"What's happening up here in the North Country is exciting," Stec said. "There is great opportunity to harness what is best about our region for economic growth. I worked with Gov. Cuomo on his Regional Economic Development Council. We worked diligently to identify the strengths of our region and how we can wisely invest state funding to grow and create jobs.
"This recent investment is significant, but is only one part of turning our economy around," Stec added. "We need to go further and cut the rest of the red tape holding back New York's economy."
Tarantino said the economic councils have put local communities in charge of economic development.
"It's, 'Tell us what you need, and we'll give you state funding for it,'" he said, "if you can generate jobs and keep jobs and train people and get the work force out there.
"But I think there's a lot more room for improvement. We're not anywhere close to where we should be."
Tarantino said he wants to build on the state's momentum.
Nationally, the unemployment rate was 8.1 percent in August. In New York state, it was 9.1 percent. In the 114th District, the unemployment rate ranged from as low as 6.9 percent in Saratoga County and as high as 8.7 percent in Essex County.
For Tarantino and Stec, those numbers are too high.
"I think what is unique to our region is that many businesses in our communities are not only subject to the usual barrage of state regulatory agencies, but also have to contend with rigorous rules set forth by the Adirondack Park Agency," Stec said. "New York has one of the most hostile business climates in the nation. All that red tape amounts to slower economic growth, costly business expenses and, worst of all, stagnant job growth."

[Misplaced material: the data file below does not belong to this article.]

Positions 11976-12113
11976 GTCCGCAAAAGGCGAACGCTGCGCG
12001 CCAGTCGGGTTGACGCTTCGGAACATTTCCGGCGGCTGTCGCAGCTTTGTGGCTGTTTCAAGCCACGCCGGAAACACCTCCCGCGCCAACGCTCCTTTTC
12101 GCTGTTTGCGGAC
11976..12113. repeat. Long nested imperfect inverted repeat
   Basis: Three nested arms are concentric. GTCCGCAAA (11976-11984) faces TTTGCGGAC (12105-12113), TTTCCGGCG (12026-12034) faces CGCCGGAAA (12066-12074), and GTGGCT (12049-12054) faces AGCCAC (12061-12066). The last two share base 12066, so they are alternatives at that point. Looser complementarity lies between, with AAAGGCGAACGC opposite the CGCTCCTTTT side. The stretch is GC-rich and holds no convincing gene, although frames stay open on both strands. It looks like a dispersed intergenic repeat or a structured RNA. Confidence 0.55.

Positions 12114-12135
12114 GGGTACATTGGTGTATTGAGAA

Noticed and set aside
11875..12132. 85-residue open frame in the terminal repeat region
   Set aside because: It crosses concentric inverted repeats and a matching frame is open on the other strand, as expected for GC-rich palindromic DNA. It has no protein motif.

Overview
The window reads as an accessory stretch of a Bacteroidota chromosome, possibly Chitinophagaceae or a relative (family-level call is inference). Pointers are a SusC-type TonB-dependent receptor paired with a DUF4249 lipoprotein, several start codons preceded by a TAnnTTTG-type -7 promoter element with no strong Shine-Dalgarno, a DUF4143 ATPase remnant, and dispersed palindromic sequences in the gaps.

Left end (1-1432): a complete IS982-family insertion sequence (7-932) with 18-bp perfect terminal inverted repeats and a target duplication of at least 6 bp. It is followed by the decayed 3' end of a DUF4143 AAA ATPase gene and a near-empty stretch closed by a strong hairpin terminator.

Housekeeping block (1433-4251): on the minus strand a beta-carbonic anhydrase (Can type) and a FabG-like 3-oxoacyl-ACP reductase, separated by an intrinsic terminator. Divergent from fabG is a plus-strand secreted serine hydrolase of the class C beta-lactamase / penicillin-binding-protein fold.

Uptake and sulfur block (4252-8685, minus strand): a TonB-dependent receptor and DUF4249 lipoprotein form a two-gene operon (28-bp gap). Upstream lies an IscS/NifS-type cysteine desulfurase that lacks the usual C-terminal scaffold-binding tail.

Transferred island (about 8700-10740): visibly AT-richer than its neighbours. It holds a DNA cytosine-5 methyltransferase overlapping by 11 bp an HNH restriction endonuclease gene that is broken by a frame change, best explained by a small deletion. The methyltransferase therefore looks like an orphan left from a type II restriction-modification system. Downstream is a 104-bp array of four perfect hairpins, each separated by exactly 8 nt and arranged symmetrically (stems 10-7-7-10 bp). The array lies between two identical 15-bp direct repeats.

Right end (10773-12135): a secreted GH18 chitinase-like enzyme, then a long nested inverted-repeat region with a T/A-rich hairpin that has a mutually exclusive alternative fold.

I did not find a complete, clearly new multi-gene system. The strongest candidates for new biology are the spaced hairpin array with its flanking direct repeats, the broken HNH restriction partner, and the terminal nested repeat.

Tarantino said people want to live in the North Country. The problem, he said, is that living here isn't always a realistic option.
"You start with the premise that people want to stay here, but if the businesses have too many regulations, if the state of New York, our bureaucracy, is too tough to get through with the red tape, we're not going to have businesses here," Tarantino said. "We're not going to have jobs. People are not going to get re-employed as they should be. We have to make government more business friendly. ... I think the (Cuomo) administration wants to do that."
Tarantino said the state needs to rethink how it trains its work force. He said public schools and community colleges need to look at the types of industry coming into the area, like the GlobalFoundries computer chip plant in the Saratoga County town of Malta, and develop educational programming that prepares students for jobs in those fields.
"So get the funding for the schools, and take a look at that kind of a potential growth of jobs," Tarantino said. "I think it mixes well."
To tackle the unemployment problem, Stec said he would set up regional roundtables with business owners "to find out what exactly is holding them back, and sponsor and support legislation that will remove those barriers to economic growth. He said his three-step plan would also help address unemployment.
Stec added that improving the region's public infrastructure would also help attract new businesses.
"Our road infrastructure at all government levels has been underfunded and is in desperate need of attention," he said. "Additionally, but less obvious, is the state's aging and deteriorating water and wastewater infrastructure. These are both absolutely critical to business growth and left unaddressed will cause costs to skyrocket and businesses to leave."
Stec said improving cell phone and broadband internet service is also important.
"Not only are our businesses at a critical disadvantage with inadequate access to these communications systems, but they are part of our everyday home lives and important public safety resources," he said.
Contact Chris Morris at 518-891-2600 ext. 25 or firstname.lastname@example.org.